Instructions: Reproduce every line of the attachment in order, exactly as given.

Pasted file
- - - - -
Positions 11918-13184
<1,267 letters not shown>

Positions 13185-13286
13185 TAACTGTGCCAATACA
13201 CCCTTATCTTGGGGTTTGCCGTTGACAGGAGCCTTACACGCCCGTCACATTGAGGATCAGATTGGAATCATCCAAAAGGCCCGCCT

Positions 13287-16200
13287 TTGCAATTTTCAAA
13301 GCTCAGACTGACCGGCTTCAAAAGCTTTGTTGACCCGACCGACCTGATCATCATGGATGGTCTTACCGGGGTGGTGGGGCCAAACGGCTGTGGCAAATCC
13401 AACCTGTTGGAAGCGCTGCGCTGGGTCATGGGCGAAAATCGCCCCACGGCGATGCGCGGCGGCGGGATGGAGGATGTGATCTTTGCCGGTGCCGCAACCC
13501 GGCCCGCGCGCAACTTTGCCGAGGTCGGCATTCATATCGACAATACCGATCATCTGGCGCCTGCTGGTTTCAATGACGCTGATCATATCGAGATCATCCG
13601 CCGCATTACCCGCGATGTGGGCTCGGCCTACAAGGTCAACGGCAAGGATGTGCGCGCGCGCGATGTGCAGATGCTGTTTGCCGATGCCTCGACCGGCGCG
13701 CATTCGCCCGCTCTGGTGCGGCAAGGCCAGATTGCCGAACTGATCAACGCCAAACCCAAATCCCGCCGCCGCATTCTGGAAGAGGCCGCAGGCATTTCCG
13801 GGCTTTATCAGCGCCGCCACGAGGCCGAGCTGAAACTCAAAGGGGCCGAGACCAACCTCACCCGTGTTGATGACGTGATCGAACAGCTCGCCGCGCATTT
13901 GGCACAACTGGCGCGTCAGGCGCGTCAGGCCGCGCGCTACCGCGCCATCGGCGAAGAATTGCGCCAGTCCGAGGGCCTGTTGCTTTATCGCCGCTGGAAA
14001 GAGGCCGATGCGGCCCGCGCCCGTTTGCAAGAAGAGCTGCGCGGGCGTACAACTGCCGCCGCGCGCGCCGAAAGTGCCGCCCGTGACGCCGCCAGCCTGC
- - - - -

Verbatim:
Positions 11918-13184
<1,267 letters not shown>

Positions 13185-13286
13185 TAACTGTGCCAATACA
13201 CCCTTATCTTGGGGTTTGCCGTTGACAGGAGCCTTACACGCCCGTCACATTGAGGATCAGATTGGAATCATCCAAAAGGCCCGCCT

Positions 13287-16200
13287 TTGCAATTTTCAAA
13301 GCTCAGACTGACCGGCTTCAAAAGCTTTGTTGACCCGACCGACCTGATCATCATGGATGGTCTTACCGGGGTGGTGGGGCCAAACGGCTGTGGCAAATCC
13401 AACCTGTTGGAAGCGCTGCGCTGGGTCATGGGCGAAAATCGCCCCACGGCGATGCGCGGCGGCGGGATGGAGGATGTGATCTTTGCCGGTGCCGCAACCC
13501 GGCCCGCGCGCAACTTTGCCGAGGTCGGCATTCATATCGACAATACCGATCATCTGGCGCCTGCTGGTTTCAATGACGCTGATCATATCGAGATCATCCG
13601 CCGCATTACCCGCGATGTGGGCTCGGCCTACAAGGTCAACGGCAAGGATGTGCGCGCGCGCGATGTGCAGATGCTGTTTGCCGATGCCTCGACCGGCGCG
13701 CATTCGCCCGCTCTGGTGCGGCAAGGCCAGATTGCCGAACTGATCAACGCCAAACCCAAATCCCGCCGCCGCATTCTGGAAGAGGCCGCAGGCATTTCCG
13801 GGCTTTATCAGCGCCGCCACGAGGCCGAGCTGAAACTCAAAGGGGCCGAGACCAACCTCACCCGTGTTGATGACGTGATCGAACAGCTCGCCGCGCATTT
13901 GGCACAACTGGCGCGTCAGGCGCGTCAGGCCGCGCGCTACCGCGCCATCGGCGAAGAATTGCGCCAGTCCGAGGGCCTGTTGCTTTATCGCCGCTGGAAA
14001 GAGGCCGATGCGGCCCGCGCCCGTTTGCAAGAAGAGCTGCGCGGGCGTACAACTGCCGCCGCGCGCGCCGAAAGTGCCGCCCGTGACGCCGCCAGCCTGC